Lucas jerked the cup from his lips. “Moving out?” Captain Benton nodded silently. “To where?”
“Uh…Back to Pennsylvania. Just for a spell.” Lucas narrowed his eyes. “There’s a…dedication to the fallen soldiers at Gettysburg.” The Captain said this cautiously, expecting Lucas to explode.
And he wasn’t disappointed. “Then you’ll have to go without me, SIR! I NEVER want to go there again! I think you know that.”
“I didn’t ASK if you wanted to go, Lieutenant!” Captain Benton’s voice rose as he firmly spoke to Lucas. “I’m ordering you to go!”
“I can’t!” The roughness in Lucas’ voice had died. What was left was like a little boy begging his father not to make him bend over and take the shot the doctor was offering.
“I’m afraid you have no choice.” Lucas looked away from the Captain. He worked his jaw as he tried to control his emotions. Captain Benton’s voice softened. “Oh, it won’t be like it was last time, Lieutenant McCain. It’ll be different. They’ll be so many people there…well…maybe if I tell you who will be there.”
“Who?” Lucas lifted his eyebrow.
Captain Benton grinned. “President Abraham Lincoln.”
Lucas and Johnny both let out a gasp. “The President of the United States???” Captain Benton nodded. “President Lincoln is like a hero to me! I’ve always wanted to…” Lucas closed his eyes. “Oh, but I’ve pushed what happened there way back in my memory. I wanted it to stay there forever and never resurface. What if…”
“There will be so many people there that you won’t even think about it. You won’t even realize you’re at Gettysburg. Besides, this just may be a good way to put all this behind you once and for all.”
Lucas nodded, but still held reservation in his voice. “Alright. We’ll ride first light tomorrow.” Lucas turned and walked into the camp where the Privates were sitting around. “ALL YOU MEN ON YOUR FEET!”
Johnny lifted his eyebrow as he turned and looked at the Captain. “Maybe it’s me who’s the problem.”
“What do you mean?”
“Well…Lucas has obviously been affected by the death and destruction of the war. I, on the other hand…I can kill a man and not give it a second thought.” Johnny motioned for the Captain to sit down. “You remember the last day of the battle at Gettysburg? You told Lucas that it’s important not to ever forget the face of the first man he killed?” Captain Benton nodded. “Well…I don’t even remember what he looked like. I’ve killed several men and never felt overly emotional about it…”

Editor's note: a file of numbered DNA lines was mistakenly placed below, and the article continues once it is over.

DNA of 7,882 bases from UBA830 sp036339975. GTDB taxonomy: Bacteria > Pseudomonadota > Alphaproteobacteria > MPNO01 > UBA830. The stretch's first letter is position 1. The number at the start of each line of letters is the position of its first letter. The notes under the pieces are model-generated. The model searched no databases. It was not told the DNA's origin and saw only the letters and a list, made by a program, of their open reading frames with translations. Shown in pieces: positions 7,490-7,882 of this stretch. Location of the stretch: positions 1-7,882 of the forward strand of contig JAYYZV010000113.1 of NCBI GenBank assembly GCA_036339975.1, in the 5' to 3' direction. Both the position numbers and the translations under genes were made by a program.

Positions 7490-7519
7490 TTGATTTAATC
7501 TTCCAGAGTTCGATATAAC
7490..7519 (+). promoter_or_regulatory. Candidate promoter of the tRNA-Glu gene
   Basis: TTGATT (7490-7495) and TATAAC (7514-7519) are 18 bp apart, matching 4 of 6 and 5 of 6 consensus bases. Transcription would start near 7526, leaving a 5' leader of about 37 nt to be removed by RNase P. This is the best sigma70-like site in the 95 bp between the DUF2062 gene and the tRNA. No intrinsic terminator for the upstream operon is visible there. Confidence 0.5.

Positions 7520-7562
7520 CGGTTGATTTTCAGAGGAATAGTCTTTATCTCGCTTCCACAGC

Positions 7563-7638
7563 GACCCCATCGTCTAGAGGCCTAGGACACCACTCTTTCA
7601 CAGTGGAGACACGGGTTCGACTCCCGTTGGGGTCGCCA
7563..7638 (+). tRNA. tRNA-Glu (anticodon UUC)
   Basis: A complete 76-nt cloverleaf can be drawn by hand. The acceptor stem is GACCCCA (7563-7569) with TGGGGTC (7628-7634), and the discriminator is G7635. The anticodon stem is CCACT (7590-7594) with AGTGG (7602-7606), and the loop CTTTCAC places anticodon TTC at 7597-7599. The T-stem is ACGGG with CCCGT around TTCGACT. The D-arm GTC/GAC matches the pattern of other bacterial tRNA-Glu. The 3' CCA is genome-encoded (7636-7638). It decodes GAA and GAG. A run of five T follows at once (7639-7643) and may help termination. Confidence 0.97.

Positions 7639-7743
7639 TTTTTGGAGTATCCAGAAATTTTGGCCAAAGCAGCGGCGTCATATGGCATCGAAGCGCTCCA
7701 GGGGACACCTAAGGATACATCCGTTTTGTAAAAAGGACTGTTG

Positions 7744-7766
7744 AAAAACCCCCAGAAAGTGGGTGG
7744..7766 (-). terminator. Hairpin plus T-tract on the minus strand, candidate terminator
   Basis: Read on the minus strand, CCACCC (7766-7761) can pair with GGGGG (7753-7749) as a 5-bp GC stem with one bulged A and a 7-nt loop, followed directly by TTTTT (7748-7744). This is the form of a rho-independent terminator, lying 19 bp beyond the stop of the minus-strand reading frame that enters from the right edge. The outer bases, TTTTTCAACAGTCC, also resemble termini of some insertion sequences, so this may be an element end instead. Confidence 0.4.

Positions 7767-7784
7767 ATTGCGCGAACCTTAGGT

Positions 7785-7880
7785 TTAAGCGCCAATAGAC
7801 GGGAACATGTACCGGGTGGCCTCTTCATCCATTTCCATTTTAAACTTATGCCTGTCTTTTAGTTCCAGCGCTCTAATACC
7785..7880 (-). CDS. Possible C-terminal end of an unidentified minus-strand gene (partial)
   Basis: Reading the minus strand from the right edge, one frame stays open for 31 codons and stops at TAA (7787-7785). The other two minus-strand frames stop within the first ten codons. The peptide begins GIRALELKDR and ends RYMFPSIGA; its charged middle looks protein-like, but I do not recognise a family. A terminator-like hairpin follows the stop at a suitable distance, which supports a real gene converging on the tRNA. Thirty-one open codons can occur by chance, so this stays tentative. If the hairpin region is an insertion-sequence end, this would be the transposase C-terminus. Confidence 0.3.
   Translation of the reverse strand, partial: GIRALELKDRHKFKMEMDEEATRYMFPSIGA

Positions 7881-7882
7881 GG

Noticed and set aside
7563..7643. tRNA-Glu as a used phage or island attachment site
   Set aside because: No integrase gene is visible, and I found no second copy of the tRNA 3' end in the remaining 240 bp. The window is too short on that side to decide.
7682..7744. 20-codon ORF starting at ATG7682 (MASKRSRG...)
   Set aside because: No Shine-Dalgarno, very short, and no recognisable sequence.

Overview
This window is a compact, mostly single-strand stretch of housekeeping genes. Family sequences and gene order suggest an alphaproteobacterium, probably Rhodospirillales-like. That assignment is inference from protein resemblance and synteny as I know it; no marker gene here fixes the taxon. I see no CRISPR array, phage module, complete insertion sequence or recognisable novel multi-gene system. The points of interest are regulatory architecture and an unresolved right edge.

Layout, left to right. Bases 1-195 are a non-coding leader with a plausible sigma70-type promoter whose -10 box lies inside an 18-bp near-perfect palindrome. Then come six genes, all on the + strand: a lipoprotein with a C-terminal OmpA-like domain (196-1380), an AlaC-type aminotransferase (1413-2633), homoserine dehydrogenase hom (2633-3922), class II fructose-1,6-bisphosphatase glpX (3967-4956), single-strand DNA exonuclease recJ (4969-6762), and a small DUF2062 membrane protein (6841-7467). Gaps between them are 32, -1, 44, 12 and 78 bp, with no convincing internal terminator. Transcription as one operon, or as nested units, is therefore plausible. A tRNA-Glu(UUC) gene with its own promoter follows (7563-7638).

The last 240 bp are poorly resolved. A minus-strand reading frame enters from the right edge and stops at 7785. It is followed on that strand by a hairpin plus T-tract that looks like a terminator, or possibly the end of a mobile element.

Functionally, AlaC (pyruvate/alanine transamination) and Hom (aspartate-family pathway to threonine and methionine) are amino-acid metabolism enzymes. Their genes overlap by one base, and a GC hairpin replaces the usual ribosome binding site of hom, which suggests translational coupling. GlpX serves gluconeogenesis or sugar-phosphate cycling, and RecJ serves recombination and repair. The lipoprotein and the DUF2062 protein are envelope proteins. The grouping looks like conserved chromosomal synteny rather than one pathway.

“Sergeant…The fact that you’re worried about that shows that you do care.”
“Not enough.” Johnny shook his head. “If a man needed killing, I wouldn’t hesitate in doing it…I know that.” Johnny nodded toward Lucas. “I don’t think Lucas would be the same.”
“I don’t know.” Captain Benton shook his head. “A year ago, I would have agreed with you. But now…”
“Well…at least he has a woman back home waiting for him.” Johnny took out a cigar and lit it. “I’m a bit worried that I haven’t seen him in his tent reading her letters and writing like he used to. Nor does he have his Bible with him anymore.”
“Like I said…he’s pretty tough now.” Captain Benton stood up. “I’ve got work to do.”
It was an hour later that Captain Benton made his announcement. Lucas stood quietly beside him, keeping his eyes diverted from everyone. Captain Benton cleared his throat. “Due to the great number of causalities of both Rebel soldiers and Union soldiers, there will be a dedication held at Gettysburg for all the fallen soldiers on both sides. They are dedicating part of the land where we fought that horrific battle as a National Cemetery where both Union and Confederate soldiers have been laid to rest.” The men looked at each other, unsure how they felt about this. Captain Benton cleared his throat. “I received word yesterday that we are one of very few regiments who have been invited to attend.”
Captain Benton paused as grumbling erupted from some of the men. He turned and looked at Lucas who merely looked away. Captain Benton knew he wouldn’t get much help from his Lieutenant. “I accepted the invitation on behalf of all of us. I think it’s an honor to go.”
More grumbling erupted. “Captain, will Rebels be there?”
Captain Benton turned and looked at Lucas, who, for the first time looked at him. He waited for the answer like everyone else. “It’s quite possible.”
“Then we don’t want to go!” One of the Privates who had fought at Gettysburg declared. “It was a blood bath the first time! This could be a trick.”
“It’s not a trick!” Captain Benton declared. “We received a telegram from Washington.”
“From Washington…” Lucas grumbled.
“Lieutenant, I request your silence in this matter.”
“Yes sir.”
“Now look…I know how you all feel about the Rebs, and I know how you feel about Gettysburg. We ALL have memories of those days we spent there fighting for our lives. But this will be different. We go in peace, and we’ll leave in peace!”
“How do you know that?” A new recruit called from the back of the group. He slowly made his way forward. “Captain Benton, my fellow soldiers have told me what it was like there. They spoke of bloodshed and death. They spoke of the tears they all shed…the smells and sights that will always haunt them. Yet now, you are telling us to go right back there?”
“I’m sorry. I didn’t catch your name, Private.”
“Jackson. Reef Jackson.” He took another step forward and focused on Lucas. “I came up from Oklahoma.”
Lucas’ head shot up. “Oklahoma? I didn’t know you came from there.” Lucas cocked his head to one side. “Whereabouts in Oklahoma?”
“Just West of Oklahoma City. My family was moving closer to the boarder of Arkansas when I left.”